Jesus’ story is about the persistence of the widow, rather than the motives of the unjust judge. And as Jesus says, how different is God from an unjust judge, the God who longs for us to have good things, who calls us to grow into a depth of relationship with him, the God who isn’t a cosmic sugar daddy but a loving heavenly Father.

This story isn’t simply encouraging us to pester God until we get what we want, but, as all true prayer does, to enable us to be changed by the prayers that we make.

In the Lord’s Prayer we pray, ‘your kingdom come, your will be done on earth as in heaven’ – meaning we should ask God for what will help earth, help us, and help others become more holy. It doesn’t mean asking God to get us a job, a parking space, or even to be cured of a disease.

To move from self-centred concern with our own well-being to genuine love and care about the well-being of everyone else is a long journey, the journey into which God calls us, and many get stuck at some point along the way.

Which is why Jesus’ story of the widow and the judge works on a deeper level too. It’s not actually a story about somebody making their life better and getting what they want. The widow in the story is crying out for justice. On an individual level, we’re ambivalent about justice: we’re vocal against injustice committed against ourselves, but we all secretly long that we might receive more than we deserve, that the scales of the world will be tilted in our direction, that we’ll win the cosmic lottery and get more than our just deserts.

In Luke’s Gospel the story comes after Jesus has been talking about the end of the world, about the injustice and suffering that surrounded him in his day, when there was also war, plague, starvation, refugees, violence, economic insecurity and enslavement.

Jesus promises that there will be an end: that God will come to bring justice, partially in this world, and completely in the world to come: there will be a reckoning, and those who suffer now and those who oppress them will in the future receive what they deserve. The widow’s cry for justice will be answered. God hears, God works to bring justice into being, and the prayers that we make for justice open the doors for God to act in the world, including opening our hearts so that God may change and work through us to bring justice and love to all.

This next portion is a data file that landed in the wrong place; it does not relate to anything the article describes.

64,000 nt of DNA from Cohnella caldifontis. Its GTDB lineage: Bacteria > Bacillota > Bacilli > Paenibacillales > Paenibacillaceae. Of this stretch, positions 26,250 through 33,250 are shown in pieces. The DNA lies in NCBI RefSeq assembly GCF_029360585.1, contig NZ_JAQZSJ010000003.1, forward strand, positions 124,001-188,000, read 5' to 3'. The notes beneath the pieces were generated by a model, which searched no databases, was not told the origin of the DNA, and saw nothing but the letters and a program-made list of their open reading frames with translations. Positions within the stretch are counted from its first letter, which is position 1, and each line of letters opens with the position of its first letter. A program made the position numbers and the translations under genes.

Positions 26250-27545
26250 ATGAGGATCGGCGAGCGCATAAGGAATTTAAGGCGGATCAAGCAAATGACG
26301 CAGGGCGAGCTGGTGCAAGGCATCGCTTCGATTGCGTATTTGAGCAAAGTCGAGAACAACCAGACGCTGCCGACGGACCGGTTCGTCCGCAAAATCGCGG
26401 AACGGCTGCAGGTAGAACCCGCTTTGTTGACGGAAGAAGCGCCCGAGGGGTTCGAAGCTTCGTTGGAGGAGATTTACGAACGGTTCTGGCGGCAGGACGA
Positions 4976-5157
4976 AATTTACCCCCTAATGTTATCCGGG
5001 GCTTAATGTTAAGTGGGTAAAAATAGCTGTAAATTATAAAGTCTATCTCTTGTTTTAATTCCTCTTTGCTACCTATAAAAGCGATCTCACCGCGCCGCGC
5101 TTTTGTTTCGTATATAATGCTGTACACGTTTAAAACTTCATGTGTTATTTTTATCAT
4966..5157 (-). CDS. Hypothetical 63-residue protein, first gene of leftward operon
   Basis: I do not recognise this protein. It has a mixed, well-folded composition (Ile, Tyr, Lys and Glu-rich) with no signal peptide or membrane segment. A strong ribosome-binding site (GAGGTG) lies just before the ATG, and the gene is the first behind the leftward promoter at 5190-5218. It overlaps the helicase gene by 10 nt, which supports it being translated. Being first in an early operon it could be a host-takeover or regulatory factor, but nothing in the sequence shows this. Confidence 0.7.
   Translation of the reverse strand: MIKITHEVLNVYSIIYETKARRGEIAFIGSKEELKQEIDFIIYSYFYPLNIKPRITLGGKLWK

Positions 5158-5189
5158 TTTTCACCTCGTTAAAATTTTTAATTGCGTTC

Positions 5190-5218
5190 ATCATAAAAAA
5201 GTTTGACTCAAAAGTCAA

‘To clasp our hands in prayer is the beginning of an uprising against the disorder of the world’.

It’s an awesome thing to come to God in prayer, to share with God the desires of our hearts: for God will test whether we’re really serious about what we pray for, whether we’ll allow what we want to be transformed by God’s radical vision of love and justice for everyone and everything in this world. The widow in the story had to keep going, and so do we: but we walk hand-in-hand, not with a God who’s reluctant to give us anything good, but a God who teaches us through our prayers to become more like him, to pray and work for love and justice for the whole world.

In February 1945 the Nazis killed a 37 year old Jesuit priest called Alfred Delp, because he was working for a just society once the Nazis had been defeated. It was prayer that sustained him unbroken in the face of execution. He wrote: ‘great issues affecting humanity have to be decided in the wilderness, in uninterrupted isolation and unbroken silence. They hold a meaning and a blessing, these great silent empty spaces that bring a person face to face with reality.’ The reality of God. God didn’t save him from execution: but nonetheless, Fr Delp wrote, 'Someday, others shall be able to live better and happier lives because we died.'

Prayer isn’t the last resort but the first, isn’t asking for things but asking for change in ourselves and the world around us as we spend time with the God of love and justice. ‘To clasp our hands in prayer is the beginning of an uprising against the disorder of the world’.